AuthorTopic: Professor walking  (Read 22962 times)

Offline robotacon

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Professor walking

on: May 29, 2009, 09:39:49 pm
I'm working on a set of characters and this is supposed to be a teenager at the arcade academy.

I think the run cycle is pretty clear but it's like he/she's moving too slow in-game.
Do I have too many frames or is it that I need to bump up the frame rate (I've got 25 fps right now)

Something is wrong with the animation but I can't see it myself.



(shown here at reduced speed for easy reviewing)

« Last Edit: June 05, 2009, 10:37:45 pm by robotacon »

Offline infinity+1

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Re: Teen hero running / gunning

Reply #1 on: May 29, 2009, 09:50:28 pm
what's sticking out to me is the head...and how it's not moving at all.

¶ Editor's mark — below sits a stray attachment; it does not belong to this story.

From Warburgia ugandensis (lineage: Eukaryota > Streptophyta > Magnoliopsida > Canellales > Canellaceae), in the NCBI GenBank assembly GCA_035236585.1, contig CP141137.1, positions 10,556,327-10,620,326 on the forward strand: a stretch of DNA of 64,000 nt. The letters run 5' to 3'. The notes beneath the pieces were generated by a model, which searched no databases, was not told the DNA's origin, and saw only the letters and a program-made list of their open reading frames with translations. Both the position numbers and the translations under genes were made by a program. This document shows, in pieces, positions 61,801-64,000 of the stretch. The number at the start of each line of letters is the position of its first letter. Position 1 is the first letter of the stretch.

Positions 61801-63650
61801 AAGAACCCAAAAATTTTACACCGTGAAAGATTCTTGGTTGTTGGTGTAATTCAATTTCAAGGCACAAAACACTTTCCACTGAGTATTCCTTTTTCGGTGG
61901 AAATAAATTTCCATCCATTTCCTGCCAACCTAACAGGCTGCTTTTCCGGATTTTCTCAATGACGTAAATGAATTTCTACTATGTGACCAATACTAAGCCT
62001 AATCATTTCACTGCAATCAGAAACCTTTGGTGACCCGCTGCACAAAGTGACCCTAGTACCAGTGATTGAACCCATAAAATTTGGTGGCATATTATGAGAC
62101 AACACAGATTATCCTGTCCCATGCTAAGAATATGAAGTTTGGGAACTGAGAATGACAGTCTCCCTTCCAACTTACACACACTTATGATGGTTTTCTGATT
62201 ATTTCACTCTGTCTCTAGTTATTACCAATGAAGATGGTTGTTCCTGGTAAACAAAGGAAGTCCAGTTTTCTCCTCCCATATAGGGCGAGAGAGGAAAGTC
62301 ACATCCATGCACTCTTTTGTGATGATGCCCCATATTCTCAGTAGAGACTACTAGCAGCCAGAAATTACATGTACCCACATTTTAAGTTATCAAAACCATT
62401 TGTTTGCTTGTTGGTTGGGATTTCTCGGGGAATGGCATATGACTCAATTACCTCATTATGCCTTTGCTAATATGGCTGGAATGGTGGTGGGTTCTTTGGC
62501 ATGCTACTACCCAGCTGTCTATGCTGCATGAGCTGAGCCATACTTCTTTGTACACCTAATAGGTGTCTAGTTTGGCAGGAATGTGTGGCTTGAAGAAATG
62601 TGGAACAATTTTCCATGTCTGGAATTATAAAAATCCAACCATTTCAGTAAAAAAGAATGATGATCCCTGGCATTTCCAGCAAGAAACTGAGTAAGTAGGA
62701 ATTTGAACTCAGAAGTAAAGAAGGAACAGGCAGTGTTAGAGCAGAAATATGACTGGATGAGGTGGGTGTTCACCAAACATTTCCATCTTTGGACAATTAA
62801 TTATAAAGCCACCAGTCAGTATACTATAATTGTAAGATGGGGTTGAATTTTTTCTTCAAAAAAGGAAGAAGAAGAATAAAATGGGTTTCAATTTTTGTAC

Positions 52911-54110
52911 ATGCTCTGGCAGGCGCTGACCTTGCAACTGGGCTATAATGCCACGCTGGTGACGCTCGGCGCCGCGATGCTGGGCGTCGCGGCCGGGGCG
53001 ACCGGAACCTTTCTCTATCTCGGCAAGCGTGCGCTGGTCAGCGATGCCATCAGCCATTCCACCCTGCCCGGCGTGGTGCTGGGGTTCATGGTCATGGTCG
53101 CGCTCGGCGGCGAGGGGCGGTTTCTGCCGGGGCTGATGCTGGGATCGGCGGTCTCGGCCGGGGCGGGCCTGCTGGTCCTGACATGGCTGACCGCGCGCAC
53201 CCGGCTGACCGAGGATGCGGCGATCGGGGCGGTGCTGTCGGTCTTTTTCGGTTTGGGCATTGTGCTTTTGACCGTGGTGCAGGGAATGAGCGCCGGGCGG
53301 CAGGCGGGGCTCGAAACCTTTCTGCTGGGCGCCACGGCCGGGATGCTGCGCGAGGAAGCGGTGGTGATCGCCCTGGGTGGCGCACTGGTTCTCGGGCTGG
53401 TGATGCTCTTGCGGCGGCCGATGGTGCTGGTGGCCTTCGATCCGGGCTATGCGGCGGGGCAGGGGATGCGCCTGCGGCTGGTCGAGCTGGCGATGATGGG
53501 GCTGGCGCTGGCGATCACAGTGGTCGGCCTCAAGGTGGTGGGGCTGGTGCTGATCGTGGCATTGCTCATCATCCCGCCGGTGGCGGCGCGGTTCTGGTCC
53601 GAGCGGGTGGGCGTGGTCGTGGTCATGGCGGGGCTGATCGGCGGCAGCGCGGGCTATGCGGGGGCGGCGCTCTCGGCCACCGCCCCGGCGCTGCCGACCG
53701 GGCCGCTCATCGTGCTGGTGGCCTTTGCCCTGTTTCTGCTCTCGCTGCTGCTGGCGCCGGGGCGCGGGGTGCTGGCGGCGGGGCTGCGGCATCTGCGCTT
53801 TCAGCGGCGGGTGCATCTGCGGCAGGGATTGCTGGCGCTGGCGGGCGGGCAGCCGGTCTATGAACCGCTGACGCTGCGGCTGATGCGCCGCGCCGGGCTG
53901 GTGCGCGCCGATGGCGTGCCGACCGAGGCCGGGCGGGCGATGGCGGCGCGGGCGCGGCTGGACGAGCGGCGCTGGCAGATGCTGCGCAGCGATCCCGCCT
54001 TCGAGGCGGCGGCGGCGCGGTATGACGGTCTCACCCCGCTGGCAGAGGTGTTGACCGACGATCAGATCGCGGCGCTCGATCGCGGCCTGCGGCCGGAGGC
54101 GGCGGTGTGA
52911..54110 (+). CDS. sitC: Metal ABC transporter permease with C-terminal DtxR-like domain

Offline robotacon

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Re: Teen hero running / gunning

Reply #2 on: May 29, 2009, 10:44:17 pm
Sounds reasonable. Here's an edit:

Offline Helm

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Re: Teen hero running / gunning

Reply #3 on: May 29, 2009, 11:41:54 pm
You're doing too many in-betweens that are weakening your keyframes. The end motion is too linear, not enough pendulum motion.

Here's an edit with drastically fewer frames but more smoothness (hopefully)



Also color edit and various ambient animation bits

Offline robotacon

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Re: Teen hero running / gunning

Reply #4 on: May 30, 2009, 09:55:30 pm